“Mr. Kushner uses his White House email address to conduct White House business,” Lowell, the lawyer, said in a statement on Sunday to several news outlets. “Fewer than 100 emails from January through August were either sent to or returned by Mr. Kushner to colleagues in the White House from his personal email account. These [were] usually forwarded news articles or political commentary, and most often occurred when someone initiated an exchange by sending an email to his personal rather than his White House address.”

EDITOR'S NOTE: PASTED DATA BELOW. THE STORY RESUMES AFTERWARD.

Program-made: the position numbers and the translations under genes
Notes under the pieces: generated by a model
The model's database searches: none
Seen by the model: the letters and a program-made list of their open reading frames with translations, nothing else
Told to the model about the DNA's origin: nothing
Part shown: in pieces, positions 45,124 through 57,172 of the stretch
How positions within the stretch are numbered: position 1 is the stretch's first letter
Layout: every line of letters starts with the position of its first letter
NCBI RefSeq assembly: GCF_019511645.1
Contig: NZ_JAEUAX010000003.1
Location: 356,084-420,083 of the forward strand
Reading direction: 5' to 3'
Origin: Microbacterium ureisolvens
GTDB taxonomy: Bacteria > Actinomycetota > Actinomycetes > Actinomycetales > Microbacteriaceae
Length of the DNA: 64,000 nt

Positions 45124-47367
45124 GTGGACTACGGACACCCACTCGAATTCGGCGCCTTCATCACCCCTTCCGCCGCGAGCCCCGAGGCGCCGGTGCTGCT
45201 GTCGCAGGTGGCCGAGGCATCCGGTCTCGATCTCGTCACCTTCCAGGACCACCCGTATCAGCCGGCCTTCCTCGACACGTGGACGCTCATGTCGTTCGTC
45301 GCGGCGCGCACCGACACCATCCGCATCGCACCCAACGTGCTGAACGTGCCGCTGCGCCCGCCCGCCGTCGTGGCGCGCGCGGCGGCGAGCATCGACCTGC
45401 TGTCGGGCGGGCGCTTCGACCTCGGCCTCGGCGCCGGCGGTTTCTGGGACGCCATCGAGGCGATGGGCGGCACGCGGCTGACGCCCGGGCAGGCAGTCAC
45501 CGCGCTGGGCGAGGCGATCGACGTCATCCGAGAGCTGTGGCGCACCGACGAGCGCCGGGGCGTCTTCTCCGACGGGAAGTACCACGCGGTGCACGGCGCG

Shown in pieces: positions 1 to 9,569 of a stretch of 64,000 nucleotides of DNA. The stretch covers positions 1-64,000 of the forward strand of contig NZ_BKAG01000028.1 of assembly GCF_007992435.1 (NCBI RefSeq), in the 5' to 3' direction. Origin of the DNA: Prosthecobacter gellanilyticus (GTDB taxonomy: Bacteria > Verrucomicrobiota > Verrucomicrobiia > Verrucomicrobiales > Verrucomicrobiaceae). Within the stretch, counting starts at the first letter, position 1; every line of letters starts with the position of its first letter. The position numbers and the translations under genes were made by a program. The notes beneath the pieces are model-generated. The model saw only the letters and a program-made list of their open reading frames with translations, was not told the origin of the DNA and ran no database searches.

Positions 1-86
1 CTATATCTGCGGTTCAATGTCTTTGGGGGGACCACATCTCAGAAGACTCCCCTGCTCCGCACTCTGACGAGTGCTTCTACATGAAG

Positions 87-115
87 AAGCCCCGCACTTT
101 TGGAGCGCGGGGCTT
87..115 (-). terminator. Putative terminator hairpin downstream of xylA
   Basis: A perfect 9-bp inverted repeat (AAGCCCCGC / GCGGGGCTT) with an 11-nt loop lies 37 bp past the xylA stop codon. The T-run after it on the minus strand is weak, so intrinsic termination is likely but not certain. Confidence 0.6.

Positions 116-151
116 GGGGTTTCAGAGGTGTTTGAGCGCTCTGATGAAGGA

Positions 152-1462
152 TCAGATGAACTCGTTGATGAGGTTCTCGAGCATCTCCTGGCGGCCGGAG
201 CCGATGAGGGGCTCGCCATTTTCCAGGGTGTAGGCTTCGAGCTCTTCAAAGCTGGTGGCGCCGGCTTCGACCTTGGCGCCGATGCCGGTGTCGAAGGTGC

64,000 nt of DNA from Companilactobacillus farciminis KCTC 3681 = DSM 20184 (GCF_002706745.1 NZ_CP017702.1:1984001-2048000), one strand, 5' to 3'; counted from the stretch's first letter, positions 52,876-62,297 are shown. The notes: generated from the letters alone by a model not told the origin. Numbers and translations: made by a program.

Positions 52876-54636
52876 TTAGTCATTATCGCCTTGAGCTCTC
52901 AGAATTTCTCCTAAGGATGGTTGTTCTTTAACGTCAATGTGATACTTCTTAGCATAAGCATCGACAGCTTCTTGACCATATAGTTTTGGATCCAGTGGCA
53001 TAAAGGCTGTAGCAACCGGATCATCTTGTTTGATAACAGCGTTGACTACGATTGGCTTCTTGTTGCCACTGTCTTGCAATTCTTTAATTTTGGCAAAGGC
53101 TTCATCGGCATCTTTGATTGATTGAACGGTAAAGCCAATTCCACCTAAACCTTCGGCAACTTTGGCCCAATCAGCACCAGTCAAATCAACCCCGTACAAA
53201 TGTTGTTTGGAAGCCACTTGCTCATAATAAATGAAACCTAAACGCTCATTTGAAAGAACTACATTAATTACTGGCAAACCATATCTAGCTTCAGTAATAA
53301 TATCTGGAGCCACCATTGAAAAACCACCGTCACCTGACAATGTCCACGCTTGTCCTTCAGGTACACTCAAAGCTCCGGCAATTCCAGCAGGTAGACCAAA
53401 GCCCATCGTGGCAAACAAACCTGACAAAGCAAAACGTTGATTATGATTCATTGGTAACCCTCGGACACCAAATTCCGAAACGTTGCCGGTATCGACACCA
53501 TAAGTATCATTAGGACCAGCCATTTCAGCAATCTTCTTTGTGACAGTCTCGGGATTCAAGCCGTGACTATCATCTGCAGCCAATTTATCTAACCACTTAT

During the 2016 presidential election, President Trump and other Republicans made Hillary Clinton’s use of a personal email system while secretary of state a central issue. (That case involved a far greater number of emails and also private servers, not just email addresses.) The FBI investigated her using that system, and Clinton has partly blamed a disclosure that former FBI Director James Comey made about the case 11 days before the election for her loss. Trump supporters would chant “lock her up,” referring to Clinton, and did so as recently as last Friday, at a rally in Alabama for Senator Luther Strange that Trump attended. Trump replied to the chanting, referring to the attorney general: “You’ve got to speak to Jeff Sessions about that.”